Archive for ‘Fred Wiederhold’

July 22, 2009

The Mother of All IG-Gate Updates

On the Internet, stuff gets scattered around so that you never see it all in one place. Today’s IG-Gate Update at the Hot Air Green Room pushes the story forward:

Behind closed doors on Capitol Hill last week, I asked a Republican source about the investigative efforts of Democratic staffers for the House Oversight Committee.
“Honestly?” the source said. “They’re useless.”
More than three weeks have passed since Oversight Committee Chairman Rep. Edolphus Towns (D-N.Y.) joined the committee’s ranking Republican, California Rep. Darrell Issa, to launch an investigation into the case of former Amtrak inspector general Fred Wiederhold Jr. . . .
Despite the “grave concerns” expressed by Towns and Issa three weeks ago, however, Republican sources on Capitol Hill have complained that Democratic staffers on the Oversight Committee have not shown much zeal for the investigation. Sources say Democratic staffers have skipped meetings and conference calls to which they were invited by GOP investigators, who are attempting to work with Grassley’s staff in order to prevent unnecessary duplication of efforts. Sharing documents and scheduling interviews with witnesses, allowing Republican and Democratic investigators from both chambers an opportunity to question these witnesses, is a demanding logistical task. And GOP staffers complain that this task seems to be lacking in terms of bipartisanship. . . .

Read the whole thing, because toward the end, I make this point:

This is a huge story, involving multiple investigations, and 1,200 words here don’t even begin to summarize the 1,400 words there [at The American Spectator on Monday], to say nothing of the 400 words I did last night about the SIGTARP report.

Like I said, read the whole thing, and follow the links, because this is one big sprawling mother of a story. The best I can do in any single chunk is to bring in new facts, new quotes, new angles, and link to as much other the other stuff as possible. (That Green Room article includes more than 25 links, including the link to the Spectator article, which has more than a dozen links.)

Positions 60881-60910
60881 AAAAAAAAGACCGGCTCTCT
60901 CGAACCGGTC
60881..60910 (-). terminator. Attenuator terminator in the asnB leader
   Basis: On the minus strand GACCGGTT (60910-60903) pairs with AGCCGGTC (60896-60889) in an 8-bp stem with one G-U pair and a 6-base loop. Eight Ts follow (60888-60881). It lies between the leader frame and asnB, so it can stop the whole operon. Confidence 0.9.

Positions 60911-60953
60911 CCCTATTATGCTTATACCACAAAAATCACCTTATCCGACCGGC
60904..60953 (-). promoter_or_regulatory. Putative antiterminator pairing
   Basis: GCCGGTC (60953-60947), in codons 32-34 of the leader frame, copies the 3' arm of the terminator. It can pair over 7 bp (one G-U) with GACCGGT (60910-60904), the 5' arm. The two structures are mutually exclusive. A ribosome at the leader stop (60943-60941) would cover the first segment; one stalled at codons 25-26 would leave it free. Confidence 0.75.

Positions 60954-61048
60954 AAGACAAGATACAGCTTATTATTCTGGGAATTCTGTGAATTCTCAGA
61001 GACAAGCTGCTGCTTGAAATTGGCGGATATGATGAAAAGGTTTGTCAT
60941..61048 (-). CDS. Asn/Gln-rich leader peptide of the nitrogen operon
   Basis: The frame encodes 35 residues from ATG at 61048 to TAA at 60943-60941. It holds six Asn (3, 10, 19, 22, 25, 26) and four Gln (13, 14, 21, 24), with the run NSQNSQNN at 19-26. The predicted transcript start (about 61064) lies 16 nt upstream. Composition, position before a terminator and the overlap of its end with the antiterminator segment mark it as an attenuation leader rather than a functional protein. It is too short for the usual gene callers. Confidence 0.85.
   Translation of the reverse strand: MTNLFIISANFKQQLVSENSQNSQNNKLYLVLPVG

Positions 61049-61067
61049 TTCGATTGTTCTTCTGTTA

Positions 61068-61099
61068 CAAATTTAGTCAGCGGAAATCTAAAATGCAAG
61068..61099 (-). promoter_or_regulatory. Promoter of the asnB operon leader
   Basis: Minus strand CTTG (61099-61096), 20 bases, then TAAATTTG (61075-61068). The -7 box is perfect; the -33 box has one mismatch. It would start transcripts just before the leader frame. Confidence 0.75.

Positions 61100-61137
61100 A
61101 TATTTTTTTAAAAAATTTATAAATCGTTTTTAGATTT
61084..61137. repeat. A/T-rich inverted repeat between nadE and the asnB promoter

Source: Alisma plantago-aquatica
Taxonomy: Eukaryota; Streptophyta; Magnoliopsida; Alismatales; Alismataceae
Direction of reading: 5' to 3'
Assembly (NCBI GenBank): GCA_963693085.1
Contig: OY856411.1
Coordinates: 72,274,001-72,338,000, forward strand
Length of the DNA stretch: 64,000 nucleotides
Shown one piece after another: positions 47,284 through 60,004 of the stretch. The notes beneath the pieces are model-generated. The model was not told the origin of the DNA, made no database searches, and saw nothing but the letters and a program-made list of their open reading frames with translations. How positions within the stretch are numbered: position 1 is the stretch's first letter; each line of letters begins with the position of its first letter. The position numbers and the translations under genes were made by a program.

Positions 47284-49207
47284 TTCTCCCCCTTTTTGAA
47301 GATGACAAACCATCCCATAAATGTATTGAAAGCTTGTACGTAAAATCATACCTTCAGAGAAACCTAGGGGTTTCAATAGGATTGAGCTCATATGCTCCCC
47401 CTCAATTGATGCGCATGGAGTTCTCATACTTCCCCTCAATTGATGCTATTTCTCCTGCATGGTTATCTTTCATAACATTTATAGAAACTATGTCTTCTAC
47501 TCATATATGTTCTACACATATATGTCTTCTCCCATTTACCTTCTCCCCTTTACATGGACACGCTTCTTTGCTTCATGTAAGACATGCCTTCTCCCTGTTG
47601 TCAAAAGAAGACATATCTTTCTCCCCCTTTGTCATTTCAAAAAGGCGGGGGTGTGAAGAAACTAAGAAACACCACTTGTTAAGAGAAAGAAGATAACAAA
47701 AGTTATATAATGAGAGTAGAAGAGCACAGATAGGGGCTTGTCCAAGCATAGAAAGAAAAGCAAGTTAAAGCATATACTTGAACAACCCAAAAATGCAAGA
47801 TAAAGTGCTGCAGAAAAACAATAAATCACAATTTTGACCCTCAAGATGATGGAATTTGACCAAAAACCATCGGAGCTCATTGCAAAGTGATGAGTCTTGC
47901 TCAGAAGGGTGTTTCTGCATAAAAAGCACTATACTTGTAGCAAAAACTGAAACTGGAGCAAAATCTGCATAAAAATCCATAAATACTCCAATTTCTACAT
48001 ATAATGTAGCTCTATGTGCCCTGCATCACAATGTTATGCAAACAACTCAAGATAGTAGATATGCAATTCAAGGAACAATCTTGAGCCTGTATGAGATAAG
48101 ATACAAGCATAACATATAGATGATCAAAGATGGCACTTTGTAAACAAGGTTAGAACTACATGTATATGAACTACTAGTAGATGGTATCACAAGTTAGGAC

If you’ll go to Bob Belvedere’s WWU-AM and scroll down, he’s got a huge IG-Gate link dump with my reporting, Byron York’s reporting, columns by Michelle Malkin, reports from ABC News, the Washington Post, etc. There’s a lot of stuff out there, in other words, and you need to see it all if you want to try to understand this thing.

“Try,” I say, because I don’t even claim to understand it all yet. My sources talk about things and sometimes I can tell they’re trying to drop me a hint of something they want me to write about, e.g., “Who Is Eleanor Acheson?” It’s important to ask the right questions, as one of my sources said.

On the one hand, there is the temptation to focus on one aspect of the story — the Washington Times keeps calling this “WalpinGate,” which is too narrow — but on the other hand, you’ve got to be careful not to waste time playing “connect-the-dots” with things that might not really be connected. Yes, there’s a pattern, but that doesn’t mean there’s a conspiracy.

Still, as I predicted on June 18 — right after Michelle Malkin’s first column on the Walpin case slapped me upside the head — this story isn’t going away anytime soon. June 18 was the same day IG Fred Wiederhold delivered his report to the Amtrak board and suddenly retired, and also the same day Chuck Grassley made public his letter about the International Trade Commission IG, Judith Gwynne.